|Publication number||US6212414 B1|
|Application number||US 09/379,761|
|Publication date||Apr 3, 2001|
|Filing date||Aug 24, 1999|
|Priority date||Aug 24, 1999|
|Publication number||09379761, 379761, US 6212414 B1, US 6212414B1, US-B1-6212414, US6212414 B1, US6212414B1|
|Inventors||Rachid M. Alameh, Eric L. Krenz, Michael W. Schellinger|
|Original Assignee||Motorola, Inc.|
|Export Citation||BiBTeX, EndNote, RefMan|
|Patent Citations (31), Referenced by (121), Classifications (5), Legal Events (7)|
|External Links: USPTO, USPTO Assignment, Espacenet|
The present invention relates generally to wrist-carried radiotelephones, and more particularly to a circuit arrangement for a wrist-carried radiotelephone.
Consumer markets continue to request smaller portable electronic devices that have greater functional features. Examples of such devices include two-way and broadcast radio receivers (i.e., Walkman®), compact disc players, cellular telephones, and computer devices to name but a few. As portable electronic devices have become smaller, a variety of carrying means have been developed. These carrying means have included belt-mounted carrying cases that have gained particular acceptance in applications such as portable radios and compact disc players. Further, as such devices have become smaller, they have become more compatible with wearing in more convenient places, such as, for example, on the wrist. An example of this type of device, might be, for example, a one-way call receiver, such as a portable paging device. Pagers that are worn on the wrist have long been incorporated into wristwatch type devices. In these devices, the pager and the watch are an integral unit. Radiotelephones, however, have much more circuitry than a pager and require more power. Prior art efforts to incorporate radiotelephone circuitry and a battery into this type of integral unit results in a device that is bulky and unattractive. In addition, the placement of the battery often makes it difficult to replace. Radiotelephones that are bulky and hard to use have not found success in the marketplace.
The marketplace also demands that radiotelephones have a privacy-mode of operation. The size and location of a wrist carried radiotelephone is not amenable to a straightforward location for a speaker and microphone that matches the hand-mount-ear arrangement and spacing in a comfortable manner. Most prior art wrist telephones require removing the unit from the wrist in order to utilize a private-mode of operation, thereby occasioning damage and inconvenience to the user, and presents a safety issue when driving. One solution to this (U.S. Pat. No. 5,008,864) is to pass sound waves from a speaker in the radiotelephone through a hollow tube extending to the user's ear. However, this hollow tube is bulky, is carried separately from the watch presenting issues of losing or damaging the tube, and must account for attenuation of the sound waves through the tube and any kinks in the tube. Another solution (U.S. Pat. No. 5,239,521) describes the microphone or speaker being placed on a short boom. However, this solution only provides a short range of ear-mouth spacing that is cumbersome and awkward to use.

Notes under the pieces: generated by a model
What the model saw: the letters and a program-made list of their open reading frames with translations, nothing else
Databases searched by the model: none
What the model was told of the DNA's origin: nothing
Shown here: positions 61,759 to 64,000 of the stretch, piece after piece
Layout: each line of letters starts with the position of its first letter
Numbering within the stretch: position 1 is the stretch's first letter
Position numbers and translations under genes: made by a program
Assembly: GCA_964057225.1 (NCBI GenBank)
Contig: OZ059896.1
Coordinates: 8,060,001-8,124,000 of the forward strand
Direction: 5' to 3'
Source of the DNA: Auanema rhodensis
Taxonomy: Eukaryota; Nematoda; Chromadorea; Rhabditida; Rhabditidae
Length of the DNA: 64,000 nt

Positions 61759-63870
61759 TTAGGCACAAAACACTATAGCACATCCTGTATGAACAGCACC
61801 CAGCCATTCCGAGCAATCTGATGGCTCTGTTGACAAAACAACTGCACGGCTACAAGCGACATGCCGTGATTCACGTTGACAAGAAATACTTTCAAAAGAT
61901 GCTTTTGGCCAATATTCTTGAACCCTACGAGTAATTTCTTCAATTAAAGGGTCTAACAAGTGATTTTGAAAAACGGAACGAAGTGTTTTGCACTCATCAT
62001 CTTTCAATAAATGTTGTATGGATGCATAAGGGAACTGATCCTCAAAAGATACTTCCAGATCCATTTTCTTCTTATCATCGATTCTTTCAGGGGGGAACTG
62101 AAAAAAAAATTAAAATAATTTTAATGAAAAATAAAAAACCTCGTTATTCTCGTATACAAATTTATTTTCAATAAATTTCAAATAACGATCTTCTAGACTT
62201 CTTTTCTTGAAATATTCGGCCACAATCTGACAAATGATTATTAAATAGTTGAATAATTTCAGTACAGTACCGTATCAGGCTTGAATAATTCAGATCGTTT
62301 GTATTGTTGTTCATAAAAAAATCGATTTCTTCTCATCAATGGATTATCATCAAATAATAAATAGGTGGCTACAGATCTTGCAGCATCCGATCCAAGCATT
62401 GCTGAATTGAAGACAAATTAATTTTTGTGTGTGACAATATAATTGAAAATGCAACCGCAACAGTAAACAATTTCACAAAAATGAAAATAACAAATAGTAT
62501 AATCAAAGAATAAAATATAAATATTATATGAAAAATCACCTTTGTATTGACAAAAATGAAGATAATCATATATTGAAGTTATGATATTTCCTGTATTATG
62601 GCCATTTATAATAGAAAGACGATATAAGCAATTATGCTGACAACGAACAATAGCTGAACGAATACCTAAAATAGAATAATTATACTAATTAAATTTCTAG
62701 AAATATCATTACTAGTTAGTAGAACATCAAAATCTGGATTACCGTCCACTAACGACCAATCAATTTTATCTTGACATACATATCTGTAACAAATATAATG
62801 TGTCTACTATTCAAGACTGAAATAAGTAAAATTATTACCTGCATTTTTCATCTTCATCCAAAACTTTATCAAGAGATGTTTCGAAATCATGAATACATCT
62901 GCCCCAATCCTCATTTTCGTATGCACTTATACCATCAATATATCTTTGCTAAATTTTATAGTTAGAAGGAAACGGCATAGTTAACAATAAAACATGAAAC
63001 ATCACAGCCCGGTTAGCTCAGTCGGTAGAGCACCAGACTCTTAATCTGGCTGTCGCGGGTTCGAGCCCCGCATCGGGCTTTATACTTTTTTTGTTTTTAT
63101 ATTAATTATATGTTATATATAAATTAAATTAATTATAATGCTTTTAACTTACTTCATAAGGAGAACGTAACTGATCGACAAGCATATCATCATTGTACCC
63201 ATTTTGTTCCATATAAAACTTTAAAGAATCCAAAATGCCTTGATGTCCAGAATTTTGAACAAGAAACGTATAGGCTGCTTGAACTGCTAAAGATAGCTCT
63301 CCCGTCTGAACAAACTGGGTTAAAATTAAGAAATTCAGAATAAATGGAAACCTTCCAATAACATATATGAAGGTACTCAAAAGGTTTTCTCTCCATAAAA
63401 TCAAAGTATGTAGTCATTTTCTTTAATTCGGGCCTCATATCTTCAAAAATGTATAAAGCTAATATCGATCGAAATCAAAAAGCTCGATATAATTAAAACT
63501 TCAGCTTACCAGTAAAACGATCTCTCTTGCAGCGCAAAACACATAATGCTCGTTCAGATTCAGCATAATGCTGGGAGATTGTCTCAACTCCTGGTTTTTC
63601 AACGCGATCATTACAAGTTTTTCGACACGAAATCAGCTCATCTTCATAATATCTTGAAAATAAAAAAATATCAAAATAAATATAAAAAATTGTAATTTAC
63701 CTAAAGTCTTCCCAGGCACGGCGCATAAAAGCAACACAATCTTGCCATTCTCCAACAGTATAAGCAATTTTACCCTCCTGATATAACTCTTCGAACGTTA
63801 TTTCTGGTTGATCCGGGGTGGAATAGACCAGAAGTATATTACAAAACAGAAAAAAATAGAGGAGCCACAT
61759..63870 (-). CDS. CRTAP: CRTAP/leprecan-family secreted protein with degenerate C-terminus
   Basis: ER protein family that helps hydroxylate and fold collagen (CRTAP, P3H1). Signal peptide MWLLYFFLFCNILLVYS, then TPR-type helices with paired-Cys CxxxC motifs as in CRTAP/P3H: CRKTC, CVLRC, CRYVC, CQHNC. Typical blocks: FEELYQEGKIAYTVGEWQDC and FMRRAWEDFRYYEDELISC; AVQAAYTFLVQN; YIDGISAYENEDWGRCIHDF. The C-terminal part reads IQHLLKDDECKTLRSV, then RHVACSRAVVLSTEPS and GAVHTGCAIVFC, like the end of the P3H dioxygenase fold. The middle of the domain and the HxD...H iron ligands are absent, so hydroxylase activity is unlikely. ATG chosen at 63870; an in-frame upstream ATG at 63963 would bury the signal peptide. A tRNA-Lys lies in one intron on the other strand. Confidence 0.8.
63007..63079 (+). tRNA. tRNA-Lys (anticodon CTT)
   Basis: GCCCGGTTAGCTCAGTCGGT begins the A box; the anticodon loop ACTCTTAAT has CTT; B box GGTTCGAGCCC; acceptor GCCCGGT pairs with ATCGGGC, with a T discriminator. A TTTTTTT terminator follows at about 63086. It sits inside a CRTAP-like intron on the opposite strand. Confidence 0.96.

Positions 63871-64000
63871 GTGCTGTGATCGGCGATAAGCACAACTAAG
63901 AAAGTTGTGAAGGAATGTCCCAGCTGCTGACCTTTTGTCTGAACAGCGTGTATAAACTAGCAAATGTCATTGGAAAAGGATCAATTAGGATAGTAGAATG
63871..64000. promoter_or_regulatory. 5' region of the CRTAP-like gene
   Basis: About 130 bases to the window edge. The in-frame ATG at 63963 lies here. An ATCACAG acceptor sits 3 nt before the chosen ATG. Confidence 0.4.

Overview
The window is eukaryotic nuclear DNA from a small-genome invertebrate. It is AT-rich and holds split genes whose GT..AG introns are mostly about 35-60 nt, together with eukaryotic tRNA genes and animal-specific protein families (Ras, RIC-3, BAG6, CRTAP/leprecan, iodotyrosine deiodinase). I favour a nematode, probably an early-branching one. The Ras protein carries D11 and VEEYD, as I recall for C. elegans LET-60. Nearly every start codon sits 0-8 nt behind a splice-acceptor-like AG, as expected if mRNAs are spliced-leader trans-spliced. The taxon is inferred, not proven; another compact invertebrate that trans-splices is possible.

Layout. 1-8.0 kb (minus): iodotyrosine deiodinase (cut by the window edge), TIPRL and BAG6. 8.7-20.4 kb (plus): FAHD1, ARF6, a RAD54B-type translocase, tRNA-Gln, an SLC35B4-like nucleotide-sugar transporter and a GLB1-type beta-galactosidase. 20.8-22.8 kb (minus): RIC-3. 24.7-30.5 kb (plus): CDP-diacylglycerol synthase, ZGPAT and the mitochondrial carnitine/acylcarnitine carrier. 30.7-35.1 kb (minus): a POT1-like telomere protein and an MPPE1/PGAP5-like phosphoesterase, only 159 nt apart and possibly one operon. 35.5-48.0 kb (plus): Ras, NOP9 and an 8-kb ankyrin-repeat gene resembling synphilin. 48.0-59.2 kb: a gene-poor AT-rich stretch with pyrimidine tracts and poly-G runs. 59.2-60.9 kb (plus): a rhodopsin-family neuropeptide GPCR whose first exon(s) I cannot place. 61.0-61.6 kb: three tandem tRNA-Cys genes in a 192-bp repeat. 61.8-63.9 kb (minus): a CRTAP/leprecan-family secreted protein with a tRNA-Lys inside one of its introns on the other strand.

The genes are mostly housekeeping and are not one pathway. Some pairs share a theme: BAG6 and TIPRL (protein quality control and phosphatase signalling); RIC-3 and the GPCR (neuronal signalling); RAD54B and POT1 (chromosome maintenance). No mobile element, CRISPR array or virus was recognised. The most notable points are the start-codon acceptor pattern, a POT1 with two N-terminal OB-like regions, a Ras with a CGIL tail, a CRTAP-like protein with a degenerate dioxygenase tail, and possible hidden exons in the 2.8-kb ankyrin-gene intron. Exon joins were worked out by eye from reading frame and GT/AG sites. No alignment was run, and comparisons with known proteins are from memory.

Accordingly, there is a need for a wrist-carried radiotelephone that can be comfortably operated without removing it from the wrist. There is also a need for a wrist-carried radiotelephone that provides an easy-to-use privacy mode of operation. It would also be an advantage to provide an easily changeable battery without removing the radiotelephone from the wrist. It would also be beneficial to provide a device that is not bulky, can be worn easily, and has an aesthetic appearance.
FIG. 1 illustrates a cross-sectional side view of a wrist-carried radiotelephone, in accordance with the present invention;
FIG. 2 illustrates a perspective view of the wrist-carried radiotelephone of FIG. 1;
FIGS. 3-5 show a top view illustrating the wired earpiece operation of the present invention;
FIG. 6 shows a perspective view illustrating the wired earpiece operation of the present invention;
FIG. 7 shows a top view illustrating the wireless earpiece operation of a preferred embodiment of the present invention; and
FIGS. 8-13 illustrates cross-sectional views of various antenna embodiments, in accordance with the present invention.
The present invention provides a wrist-carried radiotelephone that is easily and comfortably operated in private or non-private mode without removing it from the wrist. The configuration for the present invention includes the radiotelephone circuitry located within the wristband of the device such that the radiotelephone is not bulky, can be worn easily, and has an aesthetic appearance. This configuration also allows an easily changeable battery without removing the radiotelephone from the wrist.